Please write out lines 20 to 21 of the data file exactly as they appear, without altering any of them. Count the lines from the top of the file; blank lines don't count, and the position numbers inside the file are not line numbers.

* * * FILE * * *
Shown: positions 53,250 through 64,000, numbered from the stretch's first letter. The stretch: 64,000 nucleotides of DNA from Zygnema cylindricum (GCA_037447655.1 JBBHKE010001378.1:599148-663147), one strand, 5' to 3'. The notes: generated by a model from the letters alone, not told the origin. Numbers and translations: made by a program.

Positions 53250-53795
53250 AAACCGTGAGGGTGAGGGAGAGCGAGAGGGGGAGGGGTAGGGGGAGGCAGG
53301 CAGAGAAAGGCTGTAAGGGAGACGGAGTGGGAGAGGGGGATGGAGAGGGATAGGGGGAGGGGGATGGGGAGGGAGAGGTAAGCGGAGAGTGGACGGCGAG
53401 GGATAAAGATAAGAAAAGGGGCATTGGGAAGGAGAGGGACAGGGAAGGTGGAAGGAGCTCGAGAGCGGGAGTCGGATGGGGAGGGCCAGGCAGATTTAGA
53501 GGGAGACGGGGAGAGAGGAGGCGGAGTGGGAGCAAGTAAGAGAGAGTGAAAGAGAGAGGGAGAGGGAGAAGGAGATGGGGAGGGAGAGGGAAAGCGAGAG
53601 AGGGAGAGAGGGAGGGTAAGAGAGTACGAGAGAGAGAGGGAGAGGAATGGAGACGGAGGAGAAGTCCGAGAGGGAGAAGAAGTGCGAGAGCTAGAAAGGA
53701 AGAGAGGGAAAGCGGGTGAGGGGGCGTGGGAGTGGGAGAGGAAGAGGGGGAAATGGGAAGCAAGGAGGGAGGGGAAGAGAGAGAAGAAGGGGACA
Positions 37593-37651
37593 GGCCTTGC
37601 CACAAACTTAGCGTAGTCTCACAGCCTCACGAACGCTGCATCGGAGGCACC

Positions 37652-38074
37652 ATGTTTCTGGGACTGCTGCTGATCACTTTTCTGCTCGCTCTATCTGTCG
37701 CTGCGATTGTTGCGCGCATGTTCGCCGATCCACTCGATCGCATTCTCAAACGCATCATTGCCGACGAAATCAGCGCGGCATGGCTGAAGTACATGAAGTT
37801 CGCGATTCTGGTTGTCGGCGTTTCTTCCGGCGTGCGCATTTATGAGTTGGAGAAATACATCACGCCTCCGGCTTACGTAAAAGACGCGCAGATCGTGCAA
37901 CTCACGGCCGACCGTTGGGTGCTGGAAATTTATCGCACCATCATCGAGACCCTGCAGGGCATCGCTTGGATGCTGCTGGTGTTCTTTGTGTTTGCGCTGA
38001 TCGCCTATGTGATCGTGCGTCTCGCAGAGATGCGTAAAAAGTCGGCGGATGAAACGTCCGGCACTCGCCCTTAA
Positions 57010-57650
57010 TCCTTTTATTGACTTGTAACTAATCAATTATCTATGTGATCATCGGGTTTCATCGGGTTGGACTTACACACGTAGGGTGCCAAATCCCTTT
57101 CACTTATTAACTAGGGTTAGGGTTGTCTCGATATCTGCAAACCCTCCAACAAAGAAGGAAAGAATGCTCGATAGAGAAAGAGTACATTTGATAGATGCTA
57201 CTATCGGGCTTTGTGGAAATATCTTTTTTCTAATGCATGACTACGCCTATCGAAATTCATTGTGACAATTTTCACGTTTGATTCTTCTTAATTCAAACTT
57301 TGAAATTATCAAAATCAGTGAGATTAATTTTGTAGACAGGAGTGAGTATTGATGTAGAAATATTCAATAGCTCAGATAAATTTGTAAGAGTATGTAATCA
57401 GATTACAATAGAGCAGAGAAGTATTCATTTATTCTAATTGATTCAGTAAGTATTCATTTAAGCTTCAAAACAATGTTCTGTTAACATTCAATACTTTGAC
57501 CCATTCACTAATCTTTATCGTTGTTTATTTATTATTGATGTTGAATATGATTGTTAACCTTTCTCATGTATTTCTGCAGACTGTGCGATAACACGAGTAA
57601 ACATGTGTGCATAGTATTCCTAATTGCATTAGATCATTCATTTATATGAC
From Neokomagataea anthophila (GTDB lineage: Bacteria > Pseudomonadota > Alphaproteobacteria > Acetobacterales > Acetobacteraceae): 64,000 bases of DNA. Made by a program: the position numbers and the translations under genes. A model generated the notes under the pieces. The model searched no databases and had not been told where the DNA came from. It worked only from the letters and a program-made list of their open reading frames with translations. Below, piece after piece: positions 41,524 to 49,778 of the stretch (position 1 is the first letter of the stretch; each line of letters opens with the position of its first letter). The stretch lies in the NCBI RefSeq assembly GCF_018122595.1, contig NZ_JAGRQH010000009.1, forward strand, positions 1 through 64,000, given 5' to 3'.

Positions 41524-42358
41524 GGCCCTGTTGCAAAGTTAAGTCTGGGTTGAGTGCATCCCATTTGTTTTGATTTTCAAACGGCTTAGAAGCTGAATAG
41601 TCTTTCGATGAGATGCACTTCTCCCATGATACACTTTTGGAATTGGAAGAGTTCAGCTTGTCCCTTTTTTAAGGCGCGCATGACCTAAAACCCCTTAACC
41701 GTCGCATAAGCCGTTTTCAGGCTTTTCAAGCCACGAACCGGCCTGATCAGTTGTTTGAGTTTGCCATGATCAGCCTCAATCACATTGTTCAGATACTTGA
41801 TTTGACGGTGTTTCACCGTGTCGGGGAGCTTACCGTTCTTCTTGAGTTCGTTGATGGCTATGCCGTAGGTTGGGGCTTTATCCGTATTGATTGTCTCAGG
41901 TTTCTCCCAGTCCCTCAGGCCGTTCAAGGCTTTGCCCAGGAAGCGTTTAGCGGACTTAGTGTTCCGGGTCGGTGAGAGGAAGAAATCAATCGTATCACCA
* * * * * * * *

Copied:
57101 CACTTATTAACTAGGGTTAGGGTTGTCTCGATATCTGCAAACCCTCCAACAAAGAAGGAAAGAATGCTCGATAGAGAAAGAGTACATTTGATAGATGCTA
57201 CTATCGGGCTTTGTGGAAATATCTTTTTTCTAATGCATGACTACGCCTATCGAAATTCATTGTGACAATTTTCACGTTTGATTCTTCTTAATTCAAACTT